By Alan Prendergast
By Michael Roberts
By Michael Roberts
By Amber Taufen
By Patricia Calhoun
By William Breathes
By Michael Roberts
By Melanie Asmar
When she got back, she took a job inspecting potato chips at a Frito-Lay factory, watching the shimmering yellow snacks roll by for eight hours a day. "That was my big wake-up call," she says. "I went back to college."
At the University of California, Santa Barbara, she majored in theater, graduated with honors, and then set out for Los Angeles to become a director. In the meantime, she became a waitress. But she used the stereotype to her advantage when writing her resumé and cover letters. "I said that what I really wanted in life was to be a waitress. I said I'd been practicing very hard, breaking plates and getting orders wrong," Collins recounts. "I said, 'But until I can become a great waitress, I'm willing to work in film production.'"
The letter was good, and it caught the attention of some big Hollywood names. Collins worked for Dick Clark and then Michael Ovitz, co-founder of the Creative Artists Agency (and briefly, decades later, president of Disney). She'd take his calls, divert his wife and carry out cryptic, barked orders.
"Find me Sean Connery!"
"Well, where is he?"
"He's in Scotland!"
But Hollywood was unfulfilling, and Collins next landed a job at the Santa Monica headquarters of the RAND Corporation, the think tank known for churning out Nobel Prize winners. A few years later, she was running RAND's artificial-intelligence lab, making sure the computers were working and maintaining RAND's connection to the first rudimentary version of the Internet. She liked the job so much she went to graduate school to study telecommunications.
Afterward, she moved to northern California to be a technical writer, writing manuals for microprocessor chips. She loved it. She also loved a computer genius who'd designed a machine being used at the University of Colorado in Boulder, so she moved to Colorado and married him. In 1989, while working as a technical editor at Denver's Baby Bell, US West, she decided that in her spare time, she would write her first novel.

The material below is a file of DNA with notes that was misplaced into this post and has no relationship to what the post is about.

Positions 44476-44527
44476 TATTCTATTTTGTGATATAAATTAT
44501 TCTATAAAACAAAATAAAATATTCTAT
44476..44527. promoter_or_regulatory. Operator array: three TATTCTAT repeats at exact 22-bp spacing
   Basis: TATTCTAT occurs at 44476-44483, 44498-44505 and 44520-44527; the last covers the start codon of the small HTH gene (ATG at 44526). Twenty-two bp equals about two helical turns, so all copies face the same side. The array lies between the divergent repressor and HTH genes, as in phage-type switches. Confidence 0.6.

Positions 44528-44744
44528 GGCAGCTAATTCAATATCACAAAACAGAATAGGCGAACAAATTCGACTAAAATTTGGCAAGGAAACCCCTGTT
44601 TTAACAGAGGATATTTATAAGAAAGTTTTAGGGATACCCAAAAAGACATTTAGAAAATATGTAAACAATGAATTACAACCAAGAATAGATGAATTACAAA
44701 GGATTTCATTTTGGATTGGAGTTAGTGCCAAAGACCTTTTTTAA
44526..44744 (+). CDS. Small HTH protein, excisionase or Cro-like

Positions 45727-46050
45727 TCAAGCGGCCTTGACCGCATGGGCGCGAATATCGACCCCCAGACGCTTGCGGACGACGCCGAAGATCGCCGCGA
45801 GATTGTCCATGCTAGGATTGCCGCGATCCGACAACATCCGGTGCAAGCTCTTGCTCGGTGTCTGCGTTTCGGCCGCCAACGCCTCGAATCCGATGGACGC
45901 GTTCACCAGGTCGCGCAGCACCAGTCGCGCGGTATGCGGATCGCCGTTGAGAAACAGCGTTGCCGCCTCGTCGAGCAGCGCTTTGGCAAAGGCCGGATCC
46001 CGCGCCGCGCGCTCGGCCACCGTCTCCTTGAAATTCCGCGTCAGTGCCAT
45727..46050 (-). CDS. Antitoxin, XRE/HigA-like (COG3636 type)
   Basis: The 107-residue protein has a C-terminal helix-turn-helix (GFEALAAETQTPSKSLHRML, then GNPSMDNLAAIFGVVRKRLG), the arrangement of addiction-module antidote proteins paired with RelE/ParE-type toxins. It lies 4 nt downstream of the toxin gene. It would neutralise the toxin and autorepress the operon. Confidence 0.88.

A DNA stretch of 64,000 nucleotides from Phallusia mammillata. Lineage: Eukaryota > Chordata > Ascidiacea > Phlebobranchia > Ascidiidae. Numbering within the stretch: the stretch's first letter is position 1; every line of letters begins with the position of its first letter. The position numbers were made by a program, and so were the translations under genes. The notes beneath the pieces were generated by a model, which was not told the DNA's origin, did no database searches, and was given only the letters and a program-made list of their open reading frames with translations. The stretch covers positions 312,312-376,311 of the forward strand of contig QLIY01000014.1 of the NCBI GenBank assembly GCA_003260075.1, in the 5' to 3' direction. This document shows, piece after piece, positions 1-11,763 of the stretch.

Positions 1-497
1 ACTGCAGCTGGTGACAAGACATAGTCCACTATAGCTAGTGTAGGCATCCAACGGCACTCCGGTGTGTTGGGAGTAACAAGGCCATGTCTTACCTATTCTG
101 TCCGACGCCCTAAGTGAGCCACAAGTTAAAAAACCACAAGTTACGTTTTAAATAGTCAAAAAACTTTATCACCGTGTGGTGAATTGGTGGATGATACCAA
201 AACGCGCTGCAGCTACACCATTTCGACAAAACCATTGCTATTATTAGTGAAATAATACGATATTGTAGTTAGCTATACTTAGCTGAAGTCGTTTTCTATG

Unlike Collins, Kaufman is a Colorado native. He was born at St. Luke's Medical Center, the son of an ER nurse and a musician in what was then called the Denver Symphony. "If it had a reed and made a sound, my dad played it," Kaufman says.
For a time in the mid-1950s, Kaufman's dad owned a record store downtown called Harmony Records. One of the regular customers was hotshot Denver defense attorney Walter Gerash, defender of the Brown Berets and the Black Panthers. He and Kaufman's dad became friends. And young Kaufman, a nerdy kid who loved sports and school, became enamored with Gerash's stories about the law.
"It was just the most awesome thing in the world, to be able to walk around downtown in a cape and represent boxers," he says. (Gerash did both.)
Around the time Kaufman started high school, his family situation became fluid. He moved to California for a while, where his dad was playing music for TV shows like Flip Wilson and Password, and then to Aspen to live with his mother. Kaufman had transformed from nerdy to nerdy-and-a-bit-wild. Once, while hanging out at the house of a wealthy high-school pal, he met Hunter S. Thompson. "There was this weird bald dude in the freaking living room," he says. "There was a pile of coke and some lines cut out on the glass table...and he's drinking a martini and they've been playing paddle tennis."
Kaufman's life became much less glamorous after he graduated from Aspen High in 1974. He moved back to Denver, lived with his grandmother, started college at the University of Colorado at Denver and worked in the laundry room at St. Anthony Central Hospital, washing blood out of sheets. "The whole time I'm working down there, I'm thinking, I want to be a fucking lawyer, because I don't want to do this for the rest of my life." He made it to CU-Boulder, where he majored officially in history and unofficially in girls, the Dead, Judaism and "mystical experiences."
And then, after a year and a half spent working in a Boulder food-stamp office, he saved enough money to attend law school at the University of Denver. Starting in his second year, he worked for Gerash as a researcher, running down answers to questions such as whether Ross Carlson, accused mommy-and-daddy killer, could use his parents' life insurance to pay for his legal defense. Sometimes he got to do investigative work. "I had to go take pictures of a kid who got hit by a car on his motorcycle, and his leg was real fucked up," Kaufman says. "Walter said, 'Take pictures. Show. The. Hurt.'"
Fresh out of law school in 1984, Kaufman landed a gig at the state public defender's office. He got married two years later and began having children, three girls and a boy. He stayed in the public-defender game until 1990, when he struck out on his own in Colorado Springs. Almost immediately, he landed a big case: co-defending a man named Brian Hood, who manipulated his girlfriend, Jennifer Reali, into shooting his wife, Dianne. It was one of many headline-grabbing cases that Kaufman worked on.